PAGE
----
Figure 8 illustrates la condenser lens incorporating an air prism corresponding tothe r prism illustrated in Fig ure 7.
The range-finder according to the invention illustrated in Figure l comprises an objective l and an eye-piece 2.
The eye 3 observes any object through the objective and the eye-piece.
The range-finder also comprisesa prism `4 whereof the intersection angle 5 is disposed in the zone in which the objective forms the image of the object sighted.
The prism `4 is mounted in a movablesupport 6, capable for example of being displaced in a tube'7.
The prism 4 can therefore be displaced so that its intersection angle 5 is brought into the plane wherein the image is formed.
The movements of the prism can be transmitted to any device which automatically gives the distance of the object under observation. In fact, the position ofthe image depends on the distance of the object under observation, and since, as Willbe seenlater, focussing of the range-finder according to the invention requires the intersection angle 5 of the prism to be situated in the plane of the image formed by the objective ,1, each position of the prism 4 corresponds to a distance offthe object under observation.
Figure 1 shows a needle 8 mounted on a pivot 9, rand driven by a lug 10 attached to the support 36. The end .of the needle 8 moves along a scale 11 calibrated in Vobject distances.
The image formed by the objective 1 being perpendicular to its optical axis, theintersection angle 5 of the prism 4 must be situated in the plane perpendicular to the optical axis of the objective, or in general to the mean ray passing through the objective.
Under these conditions, when theintersectionfangle 5 of the prismvis situated in Atheplane of the image formed by the objective, the image does not appear distorted to the eye 3, whi chvsees yit `throughrthe eye-piecerZ.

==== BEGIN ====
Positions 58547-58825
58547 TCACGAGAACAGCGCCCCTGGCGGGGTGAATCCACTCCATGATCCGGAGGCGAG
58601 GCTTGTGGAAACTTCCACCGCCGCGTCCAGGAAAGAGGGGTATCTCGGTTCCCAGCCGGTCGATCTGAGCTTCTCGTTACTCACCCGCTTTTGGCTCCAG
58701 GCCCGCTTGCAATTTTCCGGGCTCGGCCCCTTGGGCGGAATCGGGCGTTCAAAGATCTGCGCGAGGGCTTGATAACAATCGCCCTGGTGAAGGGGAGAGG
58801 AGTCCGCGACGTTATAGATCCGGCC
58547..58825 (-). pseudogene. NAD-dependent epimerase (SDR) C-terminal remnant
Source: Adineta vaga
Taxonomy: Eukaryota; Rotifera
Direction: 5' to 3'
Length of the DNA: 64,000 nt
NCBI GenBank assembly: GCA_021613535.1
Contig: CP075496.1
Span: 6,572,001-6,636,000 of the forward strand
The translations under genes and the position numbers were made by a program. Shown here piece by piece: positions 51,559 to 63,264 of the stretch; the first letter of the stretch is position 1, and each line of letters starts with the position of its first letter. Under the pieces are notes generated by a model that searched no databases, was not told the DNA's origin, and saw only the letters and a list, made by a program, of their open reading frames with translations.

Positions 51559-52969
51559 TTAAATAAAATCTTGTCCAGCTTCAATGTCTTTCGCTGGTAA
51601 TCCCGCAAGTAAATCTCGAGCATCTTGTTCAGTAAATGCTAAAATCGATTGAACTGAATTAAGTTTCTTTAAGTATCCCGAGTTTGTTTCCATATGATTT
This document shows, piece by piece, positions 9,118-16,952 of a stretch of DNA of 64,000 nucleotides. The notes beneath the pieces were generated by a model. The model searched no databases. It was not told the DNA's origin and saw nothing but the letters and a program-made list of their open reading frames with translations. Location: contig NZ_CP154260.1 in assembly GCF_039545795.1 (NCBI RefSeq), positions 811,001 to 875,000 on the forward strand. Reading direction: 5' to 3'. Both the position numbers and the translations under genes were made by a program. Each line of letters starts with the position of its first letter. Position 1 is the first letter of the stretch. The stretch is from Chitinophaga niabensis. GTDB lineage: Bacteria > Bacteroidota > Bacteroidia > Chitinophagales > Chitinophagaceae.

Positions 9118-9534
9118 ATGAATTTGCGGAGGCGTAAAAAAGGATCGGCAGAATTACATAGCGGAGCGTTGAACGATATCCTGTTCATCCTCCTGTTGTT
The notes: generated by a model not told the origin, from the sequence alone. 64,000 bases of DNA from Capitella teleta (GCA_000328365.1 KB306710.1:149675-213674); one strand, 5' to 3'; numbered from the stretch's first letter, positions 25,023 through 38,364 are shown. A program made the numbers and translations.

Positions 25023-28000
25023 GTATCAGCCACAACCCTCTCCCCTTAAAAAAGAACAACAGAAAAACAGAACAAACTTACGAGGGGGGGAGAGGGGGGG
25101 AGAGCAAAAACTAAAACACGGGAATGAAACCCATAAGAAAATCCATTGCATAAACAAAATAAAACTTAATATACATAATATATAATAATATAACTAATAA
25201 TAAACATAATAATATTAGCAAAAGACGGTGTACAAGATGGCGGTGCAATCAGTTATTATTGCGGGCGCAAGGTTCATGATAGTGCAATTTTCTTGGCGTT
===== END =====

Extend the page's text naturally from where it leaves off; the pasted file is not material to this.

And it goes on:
if, on the,other;hand,thelintersection anglegoffthe prism is not in the plane of the image, a clearly apparent discontinuity is produced along the intersection angle in consequence ofthe fact that the two portions of the image separated by the intersection angle 5 of the prism are defiected perpendicular-ly to the said intersection angle` In order that the discontinuities may be observed both on the vertical lines and on the horizontal lines, the intersection angle of 5 of the prism is obliquely disposed, for` example at 45, as illustrated in Figures 2 and 3.
Figure 2 illustrates what the eye observes when the range-lnder is in focus, the object sighted being a cross consisting of a vertical line and a horizontal line.
Figure 3 illustrates Vwhat the eye observes when the same object is sighted, but the range-iinder is not in focus, the image being formed behind the intersection angle. In this case, the two parts of the image separated by the intersection angle 5 are brought closer together, and are no longer in alignment along the intersection angle,
As may be easily understood, the range-finder which has just been described is both accurate and easy to use. It has no disadvantage as regards parallax, and the line separating the two parts of the image, that is to say the intersection angle 5 of the prism, is always extremely line, and can be easily and accurately observed, even if the eye is not always situated in the same position with respect to the prism.
The rays which reach the eye 3 after refraction in the prism proceed from two different areas of the objective 1. It is clear that the relative aperture of the objective sets a lower limit to the angle of the dihedron forming the intersection angle 5. The choice of a fairly obtuse angle is advantageous, in order not to introduce any chromatic errors of such a kind as to have an adverse effect on the quality of the image.
Figure 4 illustrates how the invention is used in the case of photographic appliances equipped with sighting means of the so-called reflex type.
In the case illustrated in the iigure, the objective of the range-finder is the shooting objective 12. Between the objective 12 and the photographic tlm 13 is disposed a partially reflective iixed mirror 14, inclined at 45 to the optical axis of the objective. The mirror 14 directs the image produced by the objective on to a prism 15 cemented to the plane face 16 of a condenser lens 17. The intersection angle 18 of the prism 15 is perpendicular to the mean ray proceeding from the objective 12.